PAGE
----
Andres Pico Adobe

Andres Pico Adobe


If you head over to Mission Hills in the San Fernando Valley, at the junction of Sepulveda and Brand Blvd, you’ll find a historical home called the Andres Pico Adobe (http://www.sfvhs.com/AndresPicoAdobe2.htm). It’s the second oldest home in the City of Los Angeles, first built in 1834 by the Indians of the Ex-San Fernando Mission. It is uncertain as to what the building was first used for, but it was acquired by Andres Pico along with land and the old mission in the area. He eventually passed it to his son, who lived there for a while before moving away and renting the home out. By the 1920’s it was all but an abandoned shanty, used occasionally by vagabonds.

In the late 1920’s a museum curator by the name of Mark R. Harrington fell in love with the near-ruined adobe and worked to save the landmark by restoring it to the way it would have been when Andres Pico first remodeled it. Harrington sold the house in 1945 to some close friends who completed another refurbishing of the home. In 1957, it was purchased by the North Valley Y.M.C.A and some changes were made to adapt the structure to a business office and when they put it up for sale in 1965, the San Fernando Valley Historical society campaigned to save the landmark and it is now owned by the City of Los Angeles and run by the Department of Parks and Recreation with the help of the Historical Society.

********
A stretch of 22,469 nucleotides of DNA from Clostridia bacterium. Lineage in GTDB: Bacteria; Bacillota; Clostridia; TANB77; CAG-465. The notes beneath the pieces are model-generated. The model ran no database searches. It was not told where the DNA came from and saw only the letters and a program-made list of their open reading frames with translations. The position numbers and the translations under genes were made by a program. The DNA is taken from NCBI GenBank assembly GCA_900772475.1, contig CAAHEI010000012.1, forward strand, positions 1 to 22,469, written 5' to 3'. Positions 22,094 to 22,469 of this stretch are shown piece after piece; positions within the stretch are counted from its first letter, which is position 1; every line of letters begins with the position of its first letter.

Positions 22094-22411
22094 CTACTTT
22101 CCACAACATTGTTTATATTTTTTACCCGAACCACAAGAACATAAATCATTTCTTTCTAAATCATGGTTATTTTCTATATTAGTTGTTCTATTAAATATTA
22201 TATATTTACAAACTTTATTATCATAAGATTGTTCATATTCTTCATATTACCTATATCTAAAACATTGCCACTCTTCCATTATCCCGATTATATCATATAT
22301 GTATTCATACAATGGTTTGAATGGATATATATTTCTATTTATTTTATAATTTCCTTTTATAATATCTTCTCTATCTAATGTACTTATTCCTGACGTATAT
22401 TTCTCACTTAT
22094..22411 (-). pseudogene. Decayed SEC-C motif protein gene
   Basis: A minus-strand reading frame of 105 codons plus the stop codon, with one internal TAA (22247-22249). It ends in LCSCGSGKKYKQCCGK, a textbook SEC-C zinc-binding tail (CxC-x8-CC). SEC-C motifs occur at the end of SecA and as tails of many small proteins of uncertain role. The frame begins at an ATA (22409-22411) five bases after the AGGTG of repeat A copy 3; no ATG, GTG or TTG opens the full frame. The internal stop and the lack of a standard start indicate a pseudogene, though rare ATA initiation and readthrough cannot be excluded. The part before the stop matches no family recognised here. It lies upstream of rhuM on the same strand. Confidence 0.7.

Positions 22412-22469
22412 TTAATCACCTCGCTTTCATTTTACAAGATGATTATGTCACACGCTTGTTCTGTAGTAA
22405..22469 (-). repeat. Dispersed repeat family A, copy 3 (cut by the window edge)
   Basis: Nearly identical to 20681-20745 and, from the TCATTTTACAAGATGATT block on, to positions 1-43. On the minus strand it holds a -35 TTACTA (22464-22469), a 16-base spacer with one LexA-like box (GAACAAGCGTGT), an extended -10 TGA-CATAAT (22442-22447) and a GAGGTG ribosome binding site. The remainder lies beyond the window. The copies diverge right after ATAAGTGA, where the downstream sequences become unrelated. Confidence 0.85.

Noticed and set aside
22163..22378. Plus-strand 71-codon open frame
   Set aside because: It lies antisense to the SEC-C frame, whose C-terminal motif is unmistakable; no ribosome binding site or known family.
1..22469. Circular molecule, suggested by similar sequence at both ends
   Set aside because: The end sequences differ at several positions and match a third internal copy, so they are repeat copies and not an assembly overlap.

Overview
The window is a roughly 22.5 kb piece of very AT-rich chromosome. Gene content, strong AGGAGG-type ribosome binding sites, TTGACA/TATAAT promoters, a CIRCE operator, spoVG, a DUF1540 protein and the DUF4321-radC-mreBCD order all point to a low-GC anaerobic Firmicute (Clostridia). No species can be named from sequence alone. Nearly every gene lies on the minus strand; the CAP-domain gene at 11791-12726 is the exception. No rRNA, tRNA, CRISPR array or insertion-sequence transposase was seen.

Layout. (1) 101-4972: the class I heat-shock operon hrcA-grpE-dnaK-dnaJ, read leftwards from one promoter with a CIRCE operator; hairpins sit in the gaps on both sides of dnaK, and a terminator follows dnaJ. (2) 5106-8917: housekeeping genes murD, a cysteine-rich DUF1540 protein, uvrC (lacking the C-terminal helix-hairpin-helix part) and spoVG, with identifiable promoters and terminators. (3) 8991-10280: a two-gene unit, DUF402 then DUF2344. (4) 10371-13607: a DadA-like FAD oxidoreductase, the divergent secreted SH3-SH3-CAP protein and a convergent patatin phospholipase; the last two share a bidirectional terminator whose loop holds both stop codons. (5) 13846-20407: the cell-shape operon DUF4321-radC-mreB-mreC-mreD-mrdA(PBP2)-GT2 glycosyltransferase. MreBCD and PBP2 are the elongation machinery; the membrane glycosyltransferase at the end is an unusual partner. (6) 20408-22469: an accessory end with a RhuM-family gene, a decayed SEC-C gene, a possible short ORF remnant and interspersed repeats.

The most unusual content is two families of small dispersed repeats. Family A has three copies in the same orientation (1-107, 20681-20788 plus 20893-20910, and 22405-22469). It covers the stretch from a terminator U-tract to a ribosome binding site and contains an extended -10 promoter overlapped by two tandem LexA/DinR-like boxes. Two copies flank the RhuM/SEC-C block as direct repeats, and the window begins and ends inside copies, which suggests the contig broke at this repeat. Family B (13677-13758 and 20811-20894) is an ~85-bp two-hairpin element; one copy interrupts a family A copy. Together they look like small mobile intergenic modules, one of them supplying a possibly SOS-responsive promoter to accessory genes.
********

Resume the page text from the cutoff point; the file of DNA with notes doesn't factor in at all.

The home boasts a collection of furniture, china, silver and other artifacts, as well as a library that is house in Harrington’s study. The Historical Society hosts tours, breakfasts and special events at the Adobe and if you visit on the weekend or as a group, the docents will greet you in period costume. A visit to the Andres Pico Adobe is a great way to see a piece of San Fernando Valley’s cultural history.




Fair
51°
Fair